The movie lurches along with way too much backstory and set up, with about twenty minutes of screen time dedicated to the history of the Freeman, just as the movie is building momentum as the couple go on the run. But then Gans will forget the bogus mythology and give us slow motion gunfights and Wooish poses. Tuck and roll, spin and dive.

crying_freeman_1995_3Since this is a French disc, the occasional Japanese or Chinese dialogue is only translated into French, but since it would most likely be wooden, simplistic and laughable (as they tried to make this as universal as possible so they could sell it to a huge number of markets) understanding it is not a requirement to follow the story.

If it sounds like I am tearing the movie apart, it’s true. But that’s not to say I didn’t enjoy it. The key is that the film takes itself so seriously, which somehow counterbalances the fact that it’s never very good or creative. It is entertaining because it is a constant mediocrity which believes in itself completely, a guilty pleasure as non-entity.


Comparing this French R2 2-disc release to the Region Free DTS version I have is literally night and day. The Region Free version is plagued by the fact that in the first 45 minutes, the colors change in virtually every shot, as no color correction was done. This is not the case with the French 2 disc, which is sparkling in comparison, with deeper, richer colors, and a sharpness missing from all other discs. From the ugly cinematography it had to work with, this is a pretty good anamorphic transfer. French subs are provided for both the film and the Gans commentary on disc 1.


The separation in the English 5.1 track is quite good, especially with regards to ambient noise. It is specifically effective during an action scene that takes place seemingly in a sewer and the water drops are evident in the back two speakers. There is also a French 5.1 track.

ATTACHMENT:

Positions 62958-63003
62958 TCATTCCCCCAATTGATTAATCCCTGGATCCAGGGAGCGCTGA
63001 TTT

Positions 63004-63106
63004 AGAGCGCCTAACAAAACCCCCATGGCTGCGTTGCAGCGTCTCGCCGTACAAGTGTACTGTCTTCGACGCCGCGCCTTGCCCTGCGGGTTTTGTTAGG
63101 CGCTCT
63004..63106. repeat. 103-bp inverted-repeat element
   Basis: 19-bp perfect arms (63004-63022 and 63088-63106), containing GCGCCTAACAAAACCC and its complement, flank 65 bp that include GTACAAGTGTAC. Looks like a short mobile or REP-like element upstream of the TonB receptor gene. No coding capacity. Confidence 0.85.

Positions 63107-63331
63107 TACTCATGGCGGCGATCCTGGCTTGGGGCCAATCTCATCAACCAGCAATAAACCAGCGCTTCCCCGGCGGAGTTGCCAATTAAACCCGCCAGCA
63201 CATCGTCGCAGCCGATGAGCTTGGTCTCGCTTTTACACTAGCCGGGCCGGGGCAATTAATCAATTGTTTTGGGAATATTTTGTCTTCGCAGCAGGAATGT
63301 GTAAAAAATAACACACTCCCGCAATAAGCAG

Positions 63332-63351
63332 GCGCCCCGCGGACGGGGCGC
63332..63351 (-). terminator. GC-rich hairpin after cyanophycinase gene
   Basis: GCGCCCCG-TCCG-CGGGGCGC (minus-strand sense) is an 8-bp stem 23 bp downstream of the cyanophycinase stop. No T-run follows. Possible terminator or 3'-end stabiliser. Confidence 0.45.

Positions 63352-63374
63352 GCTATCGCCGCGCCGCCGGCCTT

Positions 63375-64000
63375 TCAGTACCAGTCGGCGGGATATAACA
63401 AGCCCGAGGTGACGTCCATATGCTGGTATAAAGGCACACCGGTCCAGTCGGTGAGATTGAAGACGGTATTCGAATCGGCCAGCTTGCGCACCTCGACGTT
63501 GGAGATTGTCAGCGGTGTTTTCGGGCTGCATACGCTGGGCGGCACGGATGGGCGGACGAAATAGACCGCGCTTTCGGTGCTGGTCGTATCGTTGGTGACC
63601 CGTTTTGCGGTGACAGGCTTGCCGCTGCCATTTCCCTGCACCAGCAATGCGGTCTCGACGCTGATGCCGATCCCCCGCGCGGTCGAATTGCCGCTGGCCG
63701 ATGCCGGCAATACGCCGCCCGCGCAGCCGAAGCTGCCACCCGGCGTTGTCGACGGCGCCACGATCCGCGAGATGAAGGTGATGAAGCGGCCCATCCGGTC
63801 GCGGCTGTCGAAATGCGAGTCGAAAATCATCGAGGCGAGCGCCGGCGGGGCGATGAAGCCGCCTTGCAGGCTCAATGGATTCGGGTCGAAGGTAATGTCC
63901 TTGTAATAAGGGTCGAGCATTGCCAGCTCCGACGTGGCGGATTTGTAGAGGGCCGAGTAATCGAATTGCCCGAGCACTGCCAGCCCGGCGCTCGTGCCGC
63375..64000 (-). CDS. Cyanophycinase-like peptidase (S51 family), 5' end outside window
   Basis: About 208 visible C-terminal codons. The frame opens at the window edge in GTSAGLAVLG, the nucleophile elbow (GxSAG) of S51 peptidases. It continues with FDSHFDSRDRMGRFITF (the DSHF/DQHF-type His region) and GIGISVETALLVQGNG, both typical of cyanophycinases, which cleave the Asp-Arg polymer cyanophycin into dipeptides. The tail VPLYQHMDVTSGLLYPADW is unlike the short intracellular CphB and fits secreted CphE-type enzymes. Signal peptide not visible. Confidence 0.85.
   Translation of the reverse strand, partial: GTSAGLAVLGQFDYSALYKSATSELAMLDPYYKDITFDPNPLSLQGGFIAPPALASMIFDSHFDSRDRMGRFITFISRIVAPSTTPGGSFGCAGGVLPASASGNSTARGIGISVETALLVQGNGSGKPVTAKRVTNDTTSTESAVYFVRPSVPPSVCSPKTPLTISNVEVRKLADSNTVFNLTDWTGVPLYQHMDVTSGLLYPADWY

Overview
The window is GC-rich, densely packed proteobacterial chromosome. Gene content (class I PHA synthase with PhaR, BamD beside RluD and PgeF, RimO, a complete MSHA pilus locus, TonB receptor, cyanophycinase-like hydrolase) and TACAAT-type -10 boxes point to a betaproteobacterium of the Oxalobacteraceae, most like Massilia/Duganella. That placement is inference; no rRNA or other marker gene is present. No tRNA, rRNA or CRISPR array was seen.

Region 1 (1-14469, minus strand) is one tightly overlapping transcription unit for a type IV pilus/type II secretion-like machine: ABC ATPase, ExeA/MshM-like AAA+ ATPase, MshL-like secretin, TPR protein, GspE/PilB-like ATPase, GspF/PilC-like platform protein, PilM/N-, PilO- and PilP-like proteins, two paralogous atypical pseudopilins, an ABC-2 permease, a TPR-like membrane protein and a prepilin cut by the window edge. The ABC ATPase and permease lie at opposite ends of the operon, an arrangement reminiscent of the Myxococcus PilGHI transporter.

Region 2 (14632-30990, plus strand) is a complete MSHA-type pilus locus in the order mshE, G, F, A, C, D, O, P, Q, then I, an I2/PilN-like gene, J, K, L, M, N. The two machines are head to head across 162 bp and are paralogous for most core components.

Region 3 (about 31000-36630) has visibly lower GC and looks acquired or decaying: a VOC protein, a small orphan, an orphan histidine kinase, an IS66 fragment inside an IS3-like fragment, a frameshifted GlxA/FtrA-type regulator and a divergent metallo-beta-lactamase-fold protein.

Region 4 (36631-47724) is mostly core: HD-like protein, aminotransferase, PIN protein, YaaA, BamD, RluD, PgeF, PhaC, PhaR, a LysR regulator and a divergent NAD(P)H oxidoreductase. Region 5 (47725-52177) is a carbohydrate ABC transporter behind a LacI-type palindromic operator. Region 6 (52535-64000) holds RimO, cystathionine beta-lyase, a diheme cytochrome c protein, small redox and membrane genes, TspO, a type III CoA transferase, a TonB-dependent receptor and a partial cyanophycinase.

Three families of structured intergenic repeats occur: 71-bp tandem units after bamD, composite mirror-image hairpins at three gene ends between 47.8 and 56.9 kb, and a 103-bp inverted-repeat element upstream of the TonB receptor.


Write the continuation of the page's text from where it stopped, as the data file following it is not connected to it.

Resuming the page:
For the sort of film this is, really, an ambitious cable movie, it is a shock that so much effort was put into this DVD release. The first disc has a commentary by Gans in French only, with French subs. There is also a hidden trailer for Brotherhood of the Wolf.

Disc 2 is broken up into three sections, pre-production, production and post production.

vlcsnap-1434990Pre-production is almost entirely in French only, has an interview with Gans (a minute, no subs),  text (all in French), storyboard interview (three minutes), storyboards with a scene from the film to compare it to, as the boards cycle through and a scroll through of a very extensive storyboards section with some cursory black and white drawings for several scenes.

Tournage, meaning, during production, has on-set interviews with Gans (who says that Le Circle Rouge and Le Samourai were big influences on the film) and footage of the shoot. There are no English subs, but Dacascos and the other actors speak in English with or without French subs. Karyo speaks a lot, in French about how energetic Gans is. This runs five and half minutes. There is a journal by Gans, in French only. There is a standard EPK which is so awful it needs to be seen, though the footage they show from the movie has Karyo speaking in English for himself and Condra is listed as Julie Douglas. Chong says the movie is as visionary as Blade Runner because of the planned camera setups. This runs about eight hilarious minutes.